Biometric Update’s Q&A with PlateSmart CEO John Chigos
In the past, the majority of American law enforcement agencies were unable to afford hardware-dependent License Plate Recognition (LPR) systems, which could cost as much as $20,000 to $30,000 per unit, along with additional costs to install and maintain. Additionally, the systems repeatedly failed to perform up to manufacturers’ claims.
As a direct response to this need, PlateSmart Technologies developed a software-only high-definition LPR and video analytic solution that works with both state-of-the-art and legacy cameras to provide HD mobile video surveillance without any processing hardware. As a result, the technology greatly simplifies the process of maintaining mass-deployment within a law enforcement agency.
The company’s solutions and analytics as server installed platforms for both mobile and fixed LPR operation as well as a cloud-based SaaS service. Its flagship enterprise LPR-based analytic solution, ARES, provides real-time actionable intelligence with significant speed and state jurisdiction recognition for complete situational awareness.
In a recent interview, Platesmart CEO John Chigos discussed how Platesmart LPR works, its recent integration with TeraDact’s patented Information Identification and Presentation (IIaP) capabilities to help prevent protect the personal data of PlateSmart customers, and the benefits cloud-based LPR subscription service.
Can you explain how Platesmart LPR works?
John Chigos: License Plate Recognition (LPR) technology traditionally works by using Optical Character Recognition (OCR) to “read” the alphanumeric characters of a license plate from a video image. In law enforcement applications, that data is then checked against various databases for active wants or warrants. If a “hit” is found, the user is instantly alerted. At PlateSmart, we’ve taken that a step further by adding a proprietary Object Recognition algorithm to our engine. That enables our solutions not only to read a plate’s alphanumerics, but also to recognize its state jurisdiction. Our engine can also be adapted to recognize other vehicle features such as color or make and model. Our LPR products all work directly with full-color images and can read plates from any state. In the near future, we’ll be adding facial capture along with a few other features.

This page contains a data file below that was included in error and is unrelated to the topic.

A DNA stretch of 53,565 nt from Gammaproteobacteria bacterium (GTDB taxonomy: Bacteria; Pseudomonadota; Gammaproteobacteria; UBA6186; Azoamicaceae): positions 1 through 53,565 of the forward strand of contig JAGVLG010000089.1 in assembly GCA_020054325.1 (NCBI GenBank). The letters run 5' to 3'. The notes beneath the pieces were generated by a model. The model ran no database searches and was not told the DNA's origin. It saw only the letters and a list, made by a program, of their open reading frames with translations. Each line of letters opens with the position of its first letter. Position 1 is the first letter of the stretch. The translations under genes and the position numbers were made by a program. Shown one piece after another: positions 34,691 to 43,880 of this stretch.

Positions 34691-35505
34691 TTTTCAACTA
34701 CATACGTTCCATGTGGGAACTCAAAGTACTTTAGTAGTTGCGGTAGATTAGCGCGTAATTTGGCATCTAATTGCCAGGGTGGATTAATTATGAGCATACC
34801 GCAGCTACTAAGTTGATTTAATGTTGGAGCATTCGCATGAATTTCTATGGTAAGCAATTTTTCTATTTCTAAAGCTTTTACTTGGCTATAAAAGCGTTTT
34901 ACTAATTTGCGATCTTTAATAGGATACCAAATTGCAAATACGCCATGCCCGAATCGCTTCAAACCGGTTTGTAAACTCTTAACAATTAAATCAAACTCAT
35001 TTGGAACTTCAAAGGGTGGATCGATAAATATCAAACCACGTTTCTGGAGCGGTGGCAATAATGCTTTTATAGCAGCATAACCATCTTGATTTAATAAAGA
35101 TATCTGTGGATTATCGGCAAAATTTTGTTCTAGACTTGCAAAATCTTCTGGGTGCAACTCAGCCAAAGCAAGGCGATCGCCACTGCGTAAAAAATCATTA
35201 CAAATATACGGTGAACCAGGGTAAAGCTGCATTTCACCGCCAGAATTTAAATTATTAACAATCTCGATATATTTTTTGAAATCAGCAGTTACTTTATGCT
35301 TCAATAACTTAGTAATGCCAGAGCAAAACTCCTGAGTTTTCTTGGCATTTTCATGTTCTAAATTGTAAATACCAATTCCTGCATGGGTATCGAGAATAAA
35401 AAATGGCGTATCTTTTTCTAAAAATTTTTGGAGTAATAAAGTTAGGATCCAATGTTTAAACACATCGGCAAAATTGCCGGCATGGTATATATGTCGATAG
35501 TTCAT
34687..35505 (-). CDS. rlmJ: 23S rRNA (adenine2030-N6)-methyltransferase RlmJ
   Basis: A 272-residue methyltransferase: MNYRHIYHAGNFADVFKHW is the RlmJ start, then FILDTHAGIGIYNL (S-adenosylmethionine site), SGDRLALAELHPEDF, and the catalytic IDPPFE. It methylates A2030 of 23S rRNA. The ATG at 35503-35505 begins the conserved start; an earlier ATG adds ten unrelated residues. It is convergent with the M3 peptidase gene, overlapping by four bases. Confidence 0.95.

How is Platesmart LPR able to offer a more cost-effective alternative to traditional LPR units?
Making LPR affordable to as many organizations as possible is one of the cornerstones of PlateSmart’s business model. When I started the company, one of the first things I realized was that the proprietary dual-system cameras and processing hardware that other LPR vendors required you to purchase made the technology way too expensive for all but the most affluent municipalities. Outfitting a single police vehicle with LPR from what we like to call an “old-school” vendor can cost anywhere from $20,000 to $30,000. That’s a huge chunk of change for a system that isn’t even especially accurate. The best data we’ve been able to gather on our competitors suggest that most traditional LPR technology only gets about 60%-70% of its plate reads correct.
I talked to a lot of police officers who had been early adopters of the technology and had stopped using it because it just wasn’t performing. The reason for this is that the systems they were using were originally developed in Europe. As you probably know, European plates are extremely standardized as to size, color, font, etc. In the U.S., we have a bewildering array of colors, formats, you name it. The European-based systems just couldn’t handle it. So I had all of those problems to solve-making LPR affordable and accurate while at the same time giving it the “brains” to read North American plates.
PlateSmart accomplished this with our software-only approach to LPR. We created a solution using our own proprietary algorithms that did not need a specialized camera to function, but rather could work with any off-the-shelf surveillance camera on the market. Moreover, it did not need an external processor, but rather could work completely within the CPU of a standard Windows PC. This enabled us to offer our technology for about one-third to one-fourth the cost of competing systems. Additionally, our software-only solution could easily be made to integrate with existing third-party hardware and software. This flexibility quickly enabled us to move beyond the law enforcement realm into enterprise applications in both the public and private sectors.
How will the recent integration with TeraDact’s patented Information Identification and Presentation (IIaP) capabilities help prevent protect the personal data of PlateSmart customers?